Spier Wine Farm is one of the oldest in the country, dating back to 1692.
It also offers one of the largest selection of things to do and is spread out over a large space with several dining options, a farm to explore, and an area for the kids. Make sure you try the tasting that matches wines with chocolate!
Hartenberg Wine Estate
Hartenberg Wine Estate is a traditional winery that still uses its old cellar (an interesting sight!). It is particularly well known for its shriaz, which is definitely worth tasting.
Meals are served in a wonderful dining room that evokes an old-school atmosphere surrounded by wonderful landscapes.
Now, if all these activities in town and all the surrounding wineries aren’t enough, Stellenbosch is also the perfect base to explore the region.
I would highly recommend a drive to the coastal town of Hermanus or even go a bit further along the road to see some of the Cape’s best nature at the Grootbus Private Nature Reserve.
And, of course, you can’t leave the region without driving along the famous coastal road – one of the most beautiful things you’ll ever see at sunset!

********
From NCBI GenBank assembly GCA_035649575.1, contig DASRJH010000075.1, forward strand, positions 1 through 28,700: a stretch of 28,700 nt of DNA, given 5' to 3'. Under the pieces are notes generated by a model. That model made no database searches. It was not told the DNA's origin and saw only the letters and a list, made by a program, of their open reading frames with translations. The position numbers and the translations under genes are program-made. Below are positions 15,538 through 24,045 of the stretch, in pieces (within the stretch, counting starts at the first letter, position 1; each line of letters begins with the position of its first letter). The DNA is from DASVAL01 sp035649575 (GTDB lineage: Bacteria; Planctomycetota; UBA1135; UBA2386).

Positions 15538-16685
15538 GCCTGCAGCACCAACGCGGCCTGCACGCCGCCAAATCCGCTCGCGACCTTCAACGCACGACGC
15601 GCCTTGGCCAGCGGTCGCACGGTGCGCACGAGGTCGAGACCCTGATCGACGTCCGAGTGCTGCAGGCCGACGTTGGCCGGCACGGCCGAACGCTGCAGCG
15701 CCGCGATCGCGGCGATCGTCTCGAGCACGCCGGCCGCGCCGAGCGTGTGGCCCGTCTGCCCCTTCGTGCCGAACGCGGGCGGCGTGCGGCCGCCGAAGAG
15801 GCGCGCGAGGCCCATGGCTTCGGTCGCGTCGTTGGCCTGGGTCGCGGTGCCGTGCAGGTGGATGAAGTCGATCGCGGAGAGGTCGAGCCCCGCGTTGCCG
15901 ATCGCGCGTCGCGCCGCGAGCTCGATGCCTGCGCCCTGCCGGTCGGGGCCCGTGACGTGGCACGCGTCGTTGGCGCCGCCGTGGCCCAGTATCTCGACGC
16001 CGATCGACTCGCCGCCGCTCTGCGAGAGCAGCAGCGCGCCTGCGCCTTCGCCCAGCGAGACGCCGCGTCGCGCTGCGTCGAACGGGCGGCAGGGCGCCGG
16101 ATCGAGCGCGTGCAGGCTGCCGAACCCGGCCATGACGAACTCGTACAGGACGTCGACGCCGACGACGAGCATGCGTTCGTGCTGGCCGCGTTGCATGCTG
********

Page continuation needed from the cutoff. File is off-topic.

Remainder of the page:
As I said earlier, having the opportunity to spend a week around the Stellenbosch region was one of the highlights of my past year of travel. I never got tired of the incredible scenery that I was constantly surrounded by.
On top of that, the food and wine was top notch (without exception) and the community was so open and friendly.
It’s a great holiday destination for anyone – but I think, particularly for Europeans, it’s a perfect option to escape the Northern Hemisphere winter.
South Africa is the same timezone as London so there’s not jetlag. That also means that most of the flights go overnight so you don’t waste days travelling at either end.
It’s nice and warm in South Africa when it’s freezing in Europe. And the country is pretty cheap – certainly by UK standards, for instance.
The value for money is fantastic and you can have a good time for a fraction of the cost of travelling around Western Europe.
Some savvy tourists have discovered all the merits of Stellenbosch and I know many people return year after year.
Have you experienced it for yourself yet?
For accommodation, I suggest the beautiful Bonne Esperance Guesthouse.